Letter from the Editors
Letter from the Editors
Welcome to Volume 4, Issue 3 of McCarthy Tétrault Co-Counsel: Litigation. In this issue, as in all our publications, we aim to provide you with a deeper level of analysis to current legal developments.
Widening The Net of Federal Government Liability: Canada (A.G.) v. TeleZone Inc.
Must a litigant who wishes to bring a civil damages claim arising from the unlawful decision of a "federal board, commission or other tribunal" (FBCT) under the Federal Courts Act (Canada) first bring an application for judicial review of the decision in the Federal Court? In Canada (A.G.) v. TeleZone, 2010 SCC 62, the Supreme Court of Canada said "No." TeleZone not only resolves an existing conflict in the jurisprudence, but widens the net of federal government liability by allowing litigants to choose between two different avenues of relief against the decision of an FBCT.
Bankruptcy and Restructuring
Comments on the Supreme Court of Canada’s Landmark Insolvency Decision in Ted LeRoy Trucking
The Supreme Court of Canada decision in Century Services Inc. v. Canada (Attorney General), which arose from the restructuring proceedings of Ted LeRoy Trucking Ltd. and was released on December 16, 2010, is a landmark decision in Canadian insolvency law.
An Uncommon Prejudice: Goyette v. GlaxoSmithKline inc. and the need to demonstrate the existence of a common prejudice at the authorization stage of a class action
Must all class members have suffered an identical "prejudice" or harm in order to justify the authorization of a proposed class action? According to a recent decision of the Québec Court of Appeal, this question must be answered with a Yes. In Goyette v. GlaxoSmithKline inc. (as well as in the Supreme Court of Canada’s recent decision in Bou Malhab c. Diffusion Métromédia CMR inc.), the Court of Appeal reaffirms the principle that the harm alleged by members of a proposed class must be common to all members. The injuries cannot be susceptible of infinite variation.
Guidelines on Responding to a Competition Bureau Search
The Competition Bureau has substantial investigative powers, the most intrusive of those being the power to conduct searches of premises. If it has reason to believe that the Competition Act has been contravened, the Bureau can obtain and execute search warrants to enter and search premises and seize all relevant documents and records without any prior warning.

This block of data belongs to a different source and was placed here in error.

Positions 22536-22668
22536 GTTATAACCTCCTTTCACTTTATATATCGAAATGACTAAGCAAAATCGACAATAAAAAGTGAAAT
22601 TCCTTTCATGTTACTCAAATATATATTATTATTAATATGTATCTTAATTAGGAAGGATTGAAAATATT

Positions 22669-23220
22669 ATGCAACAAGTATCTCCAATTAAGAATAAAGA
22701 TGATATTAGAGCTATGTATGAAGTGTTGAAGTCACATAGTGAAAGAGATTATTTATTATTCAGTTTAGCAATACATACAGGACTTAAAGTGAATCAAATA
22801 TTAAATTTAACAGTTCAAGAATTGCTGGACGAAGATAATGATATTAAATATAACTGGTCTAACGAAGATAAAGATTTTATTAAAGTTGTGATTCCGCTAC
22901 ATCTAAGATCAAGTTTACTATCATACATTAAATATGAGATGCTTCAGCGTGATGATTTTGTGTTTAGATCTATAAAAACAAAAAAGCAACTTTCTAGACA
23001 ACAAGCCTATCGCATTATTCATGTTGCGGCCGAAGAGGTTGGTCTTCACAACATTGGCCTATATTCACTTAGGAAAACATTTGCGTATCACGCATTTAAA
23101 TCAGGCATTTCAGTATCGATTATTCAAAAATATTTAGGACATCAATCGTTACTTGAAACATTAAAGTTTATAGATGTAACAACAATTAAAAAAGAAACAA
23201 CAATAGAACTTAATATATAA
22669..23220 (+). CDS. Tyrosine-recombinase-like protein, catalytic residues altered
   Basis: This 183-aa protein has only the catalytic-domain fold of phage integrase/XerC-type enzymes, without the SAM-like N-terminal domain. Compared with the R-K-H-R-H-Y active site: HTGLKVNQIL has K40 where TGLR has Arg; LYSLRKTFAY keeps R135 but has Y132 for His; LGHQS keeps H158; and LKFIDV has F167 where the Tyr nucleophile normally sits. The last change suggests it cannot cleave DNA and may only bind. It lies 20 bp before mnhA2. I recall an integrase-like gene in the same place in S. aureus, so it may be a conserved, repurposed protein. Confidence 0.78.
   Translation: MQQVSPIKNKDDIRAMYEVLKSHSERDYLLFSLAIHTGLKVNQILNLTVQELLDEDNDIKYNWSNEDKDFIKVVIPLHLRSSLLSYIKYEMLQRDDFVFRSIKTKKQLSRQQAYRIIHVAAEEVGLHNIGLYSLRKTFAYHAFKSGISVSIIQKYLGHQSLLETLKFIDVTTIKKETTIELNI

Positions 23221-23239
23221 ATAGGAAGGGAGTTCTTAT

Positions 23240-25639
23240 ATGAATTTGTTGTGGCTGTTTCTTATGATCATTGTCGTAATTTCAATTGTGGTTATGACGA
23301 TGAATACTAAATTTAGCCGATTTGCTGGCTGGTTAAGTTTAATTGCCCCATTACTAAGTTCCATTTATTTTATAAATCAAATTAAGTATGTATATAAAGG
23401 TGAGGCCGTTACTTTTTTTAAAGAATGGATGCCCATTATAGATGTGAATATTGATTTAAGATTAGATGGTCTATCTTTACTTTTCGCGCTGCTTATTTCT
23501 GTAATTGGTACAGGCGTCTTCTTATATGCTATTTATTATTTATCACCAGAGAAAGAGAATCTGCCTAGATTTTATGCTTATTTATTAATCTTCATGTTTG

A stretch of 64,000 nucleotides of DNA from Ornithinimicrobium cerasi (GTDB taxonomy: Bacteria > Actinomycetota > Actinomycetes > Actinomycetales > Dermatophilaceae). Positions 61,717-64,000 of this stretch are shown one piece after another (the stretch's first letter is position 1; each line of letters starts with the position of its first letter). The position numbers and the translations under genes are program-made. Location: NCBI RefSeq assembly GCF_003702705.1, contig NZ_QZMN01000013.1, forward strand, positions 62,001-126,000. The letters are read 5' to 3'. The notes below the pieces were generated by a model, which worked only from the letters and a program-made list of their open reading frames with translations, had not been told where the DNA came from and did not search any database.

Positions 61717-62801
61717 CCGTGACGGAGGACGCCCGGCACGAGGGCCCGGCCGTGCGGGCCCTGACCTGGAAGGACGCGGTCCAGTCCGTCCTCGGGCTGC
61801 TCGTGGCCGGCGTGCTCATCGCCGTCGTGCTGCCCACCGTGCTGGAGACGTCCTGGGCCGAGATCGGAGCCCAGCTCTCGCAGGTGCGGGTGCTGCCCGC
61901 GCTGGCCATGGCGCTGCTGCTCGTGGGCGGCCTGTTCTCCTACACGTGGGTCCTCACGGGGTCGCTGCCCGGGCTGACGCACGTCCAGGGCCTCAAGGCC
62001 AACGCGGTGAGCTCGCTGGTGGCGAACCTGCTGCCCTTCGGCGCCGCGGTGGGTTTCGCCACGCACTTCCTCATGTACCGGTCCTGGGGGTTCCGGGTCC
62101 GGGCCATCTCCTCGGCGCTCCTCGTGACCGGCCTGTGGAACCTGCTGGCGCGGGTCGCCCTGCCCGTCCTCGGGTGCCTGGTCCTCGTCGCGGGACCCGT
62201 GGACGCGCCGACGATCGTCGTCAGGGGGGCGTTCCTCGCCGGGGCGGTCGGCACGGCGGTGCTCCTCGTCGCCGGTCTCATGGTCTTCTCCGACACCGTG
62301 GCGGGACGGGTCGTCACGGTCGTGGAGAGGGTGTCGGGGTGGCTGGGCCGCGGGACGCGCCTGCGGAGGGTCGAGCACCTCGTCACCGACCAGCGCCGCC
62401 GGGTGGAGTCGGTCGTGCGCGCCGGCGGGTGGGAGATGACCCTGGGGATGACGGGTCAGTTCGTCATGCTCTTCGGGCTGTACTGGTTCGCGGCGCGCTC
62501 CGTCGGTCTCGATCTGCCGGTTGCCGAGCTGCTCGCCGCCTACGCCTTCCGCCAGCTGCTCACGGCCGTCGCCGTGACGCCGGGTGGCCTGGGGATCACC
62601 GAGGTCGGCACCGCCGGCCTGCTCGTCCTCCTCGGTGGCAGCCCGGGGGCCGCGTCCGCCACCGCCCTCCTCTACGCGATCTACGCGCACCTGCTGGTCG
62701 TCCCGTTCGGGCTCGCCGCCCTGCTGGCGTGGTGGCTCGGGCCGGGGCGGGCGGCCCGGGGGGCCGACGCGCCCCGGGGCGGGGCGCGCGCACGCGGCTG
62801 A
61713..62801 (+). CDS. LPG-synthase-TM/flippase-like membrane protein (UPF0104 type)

Litigation as a commercial activity?
In October 2010, the Supreme Court of Canada released a decision dealing with recognition and enforcement of a foreign judgment against a foreign state. The decision will have particularly interesting ramifications in matters involving claims of state immunity and alleged commercial activity by foreign states but it also clarifies certain evidentiary rules governing recognition and enforcement proceedings.
Using Litigation Support to Control e-Discovery Costs
In 2007 (the last year for which such statistics are available), North America’s largest corporations reported that approximately 40 per cent of their total litigation budget was spent on e-discovery issues. Anecdotal evidence suggests that, for some organizations, litigation is becoming so expensive that organizations opt not to go to court and instead to just settle.
Case Summary: Halliburton Group Canada Inc. v. Alberta
The Alberta Court of Appeal recently rendered a decision that will be of interest to pension plan sponsors who are considering converting their registered pension plans from defined benefit to defined contribution. In Halliburton Group Canada Inc. v. Alberta, the Alberta Court of Appeal considered whether the plan sponsor could freeze earnings at the date of plan conversion for the purposes of calculating a defined benefit amount at retirement.
OSC Provides Guidance on Use of Rights Plans: Baffinland
Recent decisions of the Ontario Securities Commission and the British Columbia Securities Commission have led to some debate about the ability of a target board of directors to effectively use a shareholder rights plan to fend off a bidder in a hostile takeover bid.
Does the Left Hand Know what the Right Hand is Doing?
This is the unfortunate tale of two decisions concerning the tort of unlawful interference with economic relations: Barber v. Molson Sport & Entertainment Inc., 2010 ONCA 70 (CanLII) released September 3, 2010, just 10 days after Alleslev-Krofchak v. Valcom Limited, 2010 ONCA 557 (CanLII) was released on August 24. The puzzling problem is that the two panels (which shared a common member) have left up in the air the proper meaning of "by unlawful means," a key element in the test as to this intentional tort. Both these cases were heard in March 2010.